Apple's iWork for iCloud Apps Gain New Collaboration Features

When Apple launched its new iWork updates at its October iPad-centric event, it also officially debuted iWork for iCloud, which is a browser-based version of its Pages, Numbers, and Keynote productivity software. Files edited in iWork for iCloud are designed to sync with the Mac and iOS versions of Apple's iWork software.

During the event, Apple showed off some impressive real-time collaboration features within the software, allowing multiple users to work on a document simultaneously and share changes easily.

As noted by 9to5Mac, iWork for iCloud today gained some new features to enhance its collaboration tools, including a list that displays all users currently editing a project, plus the ability to toggle on "cursors and selections" for each person to see changes in real time.

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The apps have also received new folders to make file organization simpler, printing can be done directly from the Tools menu, and it is now possible to skip slides within Keynote during playback.

The iWork for iCloud software is available to all users for free, and it can be accessed through Apple's iCloud.com website. Collaboration through the software is simple and can be initiated through sending a simple link to another user.

Top Rated Comments

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91 months ago

Handy indeed, but please bring back the missing features in the Mac iWork apps..


They've already told us they'll be doing that.
Score: 8 Votes (Like | Disagree)
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91 months ago
Handy indeed, but please bring back the missing features in the Mac iWork apps..
Score: 7 Votes (Like | Disagree)
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91 months ago

With the amount of money and developers they have, this would've been done by now.

http://en.wikipedia.org/wiki/Brooks%27_law
Score: 4 Votes (Like | Disagree)
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91 months ago

The problem exactly is that while I can use iWork '09 RIGHT NOW, it will become obsolete. The upgrade to the new version is unusable for some people and it's apparent that the new direction that iWork is going is the wrong one.
People who use iWork, Numbers especially, know that at some point with compatibility issues and so forth iWork '09 will be dumped and the current offering doesn't deliver when it comes to productivity. If that doesn't change, then I have to look for alternatives, and sooner rather than later so I can build in a learning curve. If that alternative belongs to another ecosystem (e.g. Google or Microsoft etc, then I may have to reluctantly look at transferring towards that eco-system. I.e. I won't need to be tied into using Apple's software (Which has worked up to date). If I don't need to be tied in to Apple, OSX, iCloud, I might not need to keep my iPhone, buy from iTunes, or use Aperture over Lightroom for example.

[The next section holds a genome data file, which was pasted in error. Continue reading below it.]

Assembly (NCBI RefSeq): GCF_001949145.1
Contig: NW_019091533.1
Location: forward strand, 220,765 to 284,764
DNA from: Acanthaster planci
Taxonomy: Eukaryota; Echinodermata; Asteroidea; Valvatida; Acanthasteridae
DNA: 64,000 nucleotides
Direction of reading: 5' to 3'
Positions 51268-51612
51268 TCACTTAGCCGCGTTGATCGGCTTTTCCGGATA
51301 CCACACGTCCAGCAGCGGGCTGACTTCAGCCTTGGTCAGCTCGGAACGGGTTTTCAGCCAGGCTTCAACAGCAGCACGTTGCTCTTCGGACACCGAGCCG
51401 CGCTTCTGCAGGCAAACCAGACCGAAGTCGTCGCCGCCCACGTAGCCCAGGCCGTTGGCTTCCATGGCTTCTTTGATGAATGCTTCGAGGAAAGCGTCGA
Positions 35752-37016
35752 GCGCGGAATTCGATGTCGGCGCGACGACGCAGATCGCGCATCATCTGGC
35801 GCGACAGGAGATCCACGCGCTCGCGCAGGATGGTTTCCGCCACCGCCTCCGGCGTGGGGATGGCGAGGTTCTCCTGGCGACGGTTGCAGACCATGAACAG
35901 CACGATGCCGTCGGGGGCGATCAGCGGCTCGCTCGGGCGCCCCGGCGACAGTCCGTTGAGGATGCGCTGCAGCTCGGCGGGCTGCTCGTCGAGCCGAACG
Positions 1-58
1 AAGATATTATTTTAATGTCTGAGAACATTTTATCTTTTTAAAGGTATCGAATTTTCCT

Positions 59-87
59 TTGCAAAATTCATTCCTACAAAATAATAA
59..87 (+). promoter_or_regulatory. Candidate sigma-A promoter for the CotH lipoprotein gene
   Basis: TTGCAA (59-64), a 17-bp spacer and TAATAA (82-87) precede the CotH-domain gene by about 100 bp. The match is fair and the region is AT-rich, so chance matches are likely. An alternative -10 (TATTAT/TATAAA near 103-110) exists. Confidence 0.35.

This is what pro users have been talking about for some time. If Apple products and software gradually become easy access, universally friendly products then that's great. But if that comes at the expense of productivity, powerful focussed applications, and cohesiveness then the pros who just need things to work will find another solution, perhaps even away from Apple software or hardware.

Why is that process so hard to understand?

It's not hard to understand, but it's different point from what we were discussing. It's a hypothetical future scenario, just look at the amount of times you use the word "if" in your post. I'm more pragmatic and worry about actual problems at hand and how they can be solved. Anyone that holds a job is a professional and the needs in that group differs widely. I have often noticed that it's only purpose in discussions is that it enables the user to keep a frown on their face.

Collaboration is something that can be useful for proof reading of a document and to get an ok from someone else that now also can edit the document directly, regardless of native OS. The new version also supports docx and epub formats, just to name some improvements.
Score: 3 Votes (Like | Disagree)
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91 months ago
Better collaboration is great, but it just seems a bit out of order to me. I've got to assume that the majority of those who will utilize collaboration are business/professional users; however, the long list of features removed from iWork '13 are those that most negatively effect those same users according to the complaints on the various threads I've read (and for me personally as well).

What's the point of collaboration if professionals don't have the tools necessary to collaborate WITH?
Score: 3 Votes (Like | Disagree)
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91 months ago

I think his point is why ask if they're already working on it.


With the amount of money and developers they have, this would've been done by now.
Score: 3 Votes (Like | Disagree)

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